A technology called CHRP is at the heart of whether the Macintosh market will open up and become less tied to Apple's competition-sapping regulation of the clone market.
But pinpointing exactly what the Common Hardware Reference Platform (CHRP) is has never been easy since the operative definition has varied radically from year to year. Even its name has changed: it is officially known now as the PowerPC Reference Platform Specification.
CHRP began in 1993 as a quest to manufacture computers that could run a variety of operating systems (OSes), including the Macintosh OS, versions of Unix, and even Windows NT. CHRP essentially would provide the groundwork for allowing multiple OSes to run on one computer.
But the emphasis in the last 12 months or so has shifted. CHRP is now seen as a technology that will liberate the Macintosh clone market by allowing vendors such as Motorola (MOT) and Power Computing to bring out innovative Macintosh computers without Apple's broad approval and certification. Apple says this approval process is absolutely necessary to achieve complete Macintosh compatibility. But clone vendors say it is also stifling and results in major delays in marketing new systems.
A Motorola executive stated this clearly to CNET's NEWS.COM earlier in the week when he said that Motorola's new CHRP systems based on the freshly minted PowerPC 750 processor mark the end of clone era. He explained that by "clone" he meant systems that were closely connected to Apple's certification process and essentially knock-offs of Apple Macintosh systems. Motorola, he said, intends to break away from Apple's grip and out-innovate Apple with radical new designs.
But one major roadblock remains, and it goes to the heart of the question of what CHRP means: Issues must be resolved surrounding an exasperating little chip called a ROM, or Read Only Memory, chip
This ROM chip, which is controlled by Apple, has always been extremely important to the Macintosh. In the ROM chip are stored critical hardware and OS-related technologies that make Macintosh computers manufactured by a variety of vendors compatible.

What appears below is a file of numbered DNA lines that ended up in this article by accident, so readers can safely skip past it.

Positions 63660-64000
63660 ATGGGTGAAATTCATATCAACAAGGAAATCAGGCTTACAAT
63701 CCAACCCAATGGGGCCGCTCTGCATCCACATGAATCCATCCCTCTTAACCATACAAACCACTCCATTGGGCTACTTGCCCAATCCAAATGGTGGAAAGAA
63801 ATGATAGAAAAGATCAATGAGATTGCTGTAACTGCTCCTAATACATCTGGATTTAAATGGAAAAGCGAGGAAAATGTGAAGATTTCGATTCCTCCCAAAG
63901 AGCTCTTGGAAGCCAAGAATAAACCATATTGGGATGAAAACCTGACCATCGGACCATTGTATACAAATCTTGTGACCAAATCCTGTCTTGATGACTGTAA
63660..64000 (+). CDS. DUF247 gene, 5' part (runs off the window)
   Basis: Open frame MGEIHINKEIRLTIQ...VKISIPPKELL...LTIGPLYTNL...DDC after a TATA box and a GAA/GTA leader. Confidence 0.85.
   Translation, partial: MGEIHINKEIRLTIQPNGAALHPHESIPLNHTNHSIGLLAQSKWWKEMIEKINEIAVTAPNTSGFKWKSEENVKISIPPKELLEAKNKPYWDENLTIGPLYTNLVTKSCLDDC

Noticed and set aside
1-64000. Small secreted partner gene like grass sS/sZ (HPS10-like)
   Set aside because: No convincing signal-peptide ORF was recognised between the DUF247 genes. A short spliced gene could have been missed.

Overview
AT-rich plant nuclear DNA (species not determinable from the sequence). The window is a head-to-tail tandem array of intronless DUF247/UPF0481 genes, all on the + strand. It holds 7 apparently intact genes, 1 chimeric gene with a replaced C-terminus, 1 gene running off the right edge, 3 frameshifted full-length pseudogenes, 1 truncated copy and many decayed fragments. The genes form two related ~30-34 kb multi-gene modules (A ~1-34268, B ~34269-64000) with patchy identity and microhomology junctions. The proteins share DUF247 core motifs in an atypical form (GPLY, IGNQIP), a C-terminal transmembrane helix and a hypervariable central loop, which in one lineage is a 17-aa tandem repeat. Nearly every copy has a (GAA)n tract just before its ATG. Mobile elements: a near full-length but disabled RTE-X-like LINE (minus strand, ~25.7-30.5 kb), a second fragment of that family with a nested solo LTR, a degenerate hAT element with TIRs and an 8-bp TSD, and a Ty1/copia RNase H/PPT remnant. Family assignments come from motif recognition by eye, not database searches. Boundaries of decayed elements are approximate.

The ultimate goal of the clone vendors is to eliminate the ROM and to develop "ROMless" CHRP systems where compatibility is achieved in software only. This, the theory goes, will allow them to reduce their dependency on Apple.
Phil Pompa, director of marketing for Umax, a major Macintosh clone vendor, explained the situation in an interview earlier this week with NEWS.COM. Though he says the Macintosh OS 8 will require a "CHRP ROM" and that all systems Umax has currently planned have a ROM, over time the ROM will be eliminated, he said.
The elimination of the ROM means that CHRP will run on anything designed to the standard. "We can use a different chipset, different [hardware interfaces]," he said. "It allows us greater flexibility in design."
Another source at a major clone vendor said this week that Apple is working on a subsequent version of OS 8 that would be based on "CHRP 1.1," which would put the ROM features in RAM (main memory), "where ROM code is loaded off the [hard disk] drive into RAM."
But the source is also worried about Apple delivering this. "We can't get a firm delivery date," the source said.
Nevertheless, he added, the main benefit is that it keeps things relatively simple. "CHRP 1.1 would certainly make it easier. Apple used to do a technical evaluation that made sure the Apple design wasn't changed to the point it broke the OS. Now [with ROMless CHRP] they don't have to do that," he said.
"This makes it much easier; it's a much better process. New products get out there faster," he added.
But a word of caution is in order. Apple is in the throes of major changes, and whether Apple will help this clone market come about or not has been called into doubt by some in the industry.
The operative phrase for CHRP right now is "only time will tell."